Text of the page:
Internet Shakespeare Editions

Author: William Shakespeare
Editor: Sonia; Young, Jennifer Massai
Not Peer Reviewed

Edward III (Quarto 1, 1596)

Edward the third.
285As I haue seene her when she was her selfe.
K. Ed: What strange enchantment lurke in those her eyes?
When they exceld this excellence they haue,
That now her dym declyne hath power to draw,
My subiect eyes from persing maiestie,
290To gaze on her with doting admiration.
Count: In duetie lower then the ground I kneele,
And for my dul knees bow my feeling heart,
To witnes my obedience to your highnes,
With many millions of a subiects thanks.
295For this your Royall presence,whose approch,
Hath driuen war and danger from my gate.
K. Lady stand vp, I come to bring thee peace,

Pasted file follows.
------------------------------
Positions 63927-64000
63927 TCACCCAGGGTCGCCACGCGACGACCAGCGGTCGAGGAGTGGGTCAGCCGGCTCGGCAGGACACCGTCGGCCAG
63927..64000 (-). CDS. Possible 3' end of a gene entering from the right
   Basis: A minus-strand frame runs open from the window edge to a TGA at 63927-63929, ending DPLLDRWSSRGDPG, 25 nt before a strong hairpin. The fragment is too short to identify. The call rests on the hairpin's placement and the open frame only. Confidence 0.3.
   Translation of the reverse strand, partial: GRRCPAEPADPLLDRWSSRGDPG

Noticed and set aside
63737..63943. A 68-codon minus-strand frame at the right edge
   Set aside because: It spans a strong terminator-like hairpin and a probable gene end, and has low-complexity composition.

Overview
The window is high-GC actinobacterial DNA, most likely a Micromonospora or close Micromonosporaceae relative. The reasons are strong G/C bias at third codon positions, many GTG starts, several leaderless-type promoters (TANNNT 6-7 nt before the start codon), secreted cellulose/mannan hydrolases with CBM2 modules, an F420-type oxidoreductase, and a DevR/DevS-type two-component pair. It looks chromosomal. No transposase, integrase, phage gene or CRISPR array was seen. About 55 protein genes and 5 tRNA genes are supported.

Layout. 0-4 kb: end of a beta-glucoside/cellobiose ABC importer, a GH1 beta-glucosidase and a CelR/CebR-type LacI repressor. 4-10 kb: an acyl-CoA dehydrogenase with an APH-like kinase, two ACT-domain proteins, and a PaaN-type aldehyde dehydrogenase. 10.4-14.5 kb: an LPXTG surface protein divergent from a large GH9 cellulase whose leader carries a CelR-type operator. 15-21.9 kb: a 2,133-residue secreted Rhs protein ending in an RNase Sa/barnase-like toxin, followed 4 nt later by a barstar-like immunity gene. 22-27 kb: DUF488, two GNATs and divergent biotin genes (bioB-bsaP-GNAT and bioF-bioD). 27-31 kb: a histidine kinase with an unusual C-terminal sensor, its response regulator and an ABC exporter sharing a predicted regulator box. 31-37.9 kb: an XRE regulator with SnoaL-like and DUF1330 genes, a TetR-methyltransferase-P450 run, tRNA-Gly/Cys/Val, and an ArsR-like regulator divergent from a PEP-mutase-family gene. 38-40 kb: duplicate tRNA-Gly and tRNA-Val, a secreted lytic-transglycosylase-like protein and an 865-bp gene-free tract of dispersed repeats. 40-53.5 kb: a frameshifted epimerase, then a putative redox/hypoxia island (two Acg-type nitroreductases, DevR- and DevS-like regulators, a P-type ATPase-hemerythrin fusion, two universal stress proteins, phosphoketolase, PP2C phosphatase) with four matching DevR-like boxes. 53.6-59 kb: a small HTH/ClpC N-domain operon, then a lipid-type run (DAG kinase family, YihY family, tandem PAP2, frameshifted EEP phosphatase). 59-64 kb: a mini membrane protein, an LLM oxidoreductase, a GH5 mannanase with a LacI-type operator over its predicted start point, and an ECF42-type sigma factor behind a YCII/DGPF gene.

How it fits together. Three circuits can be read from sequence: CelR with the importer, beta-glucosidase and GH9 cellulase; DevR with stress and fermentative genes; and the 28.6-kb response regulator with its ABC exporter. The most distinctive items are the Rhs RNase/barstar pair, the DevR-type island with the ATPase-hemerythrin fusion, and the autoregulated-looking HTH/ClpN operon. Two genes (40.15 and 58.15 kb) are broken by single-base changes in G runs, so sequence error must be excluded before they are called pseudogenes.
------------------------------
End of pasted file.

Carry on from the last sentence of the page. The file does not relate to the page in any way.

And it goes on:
How euer thereby I haue purchast war.
Co: No war to you my liege, the Scots are gone,
300And gallop home toward Scotland with their hate,
Least yeelding heere,I pyne in shamefull loue:
Come wele persue the Scots,Artoyes away.
Co: A little while my gratious soueraigne stay,
And let the power of a mighty king
305Honor our roofe: my husband in the warres,
When he shall heare it will triumph for ioy.
Then deare my liege, now niggard not thy state,
Being at the wall, enter our homely gate.
King. Pardon me countesse,I will come no neare,
310I dreamde to night of treason and I feare.
Co: Far from this place let vgly treason ly.
K: No farther off, then her conspyring eye,
Which shoots infected poyson in my heart.
Beyond repulse ofwit or cure of Art.
315Now in the Sunne alone it doth not lye,
With light to take light,from a mortall eye.
For here to day stars that myne eies would see,
More then the Sunne steales myne owne light from mee:
Contemplatiue desire,desire to be,
320Incontemplation that may master thee.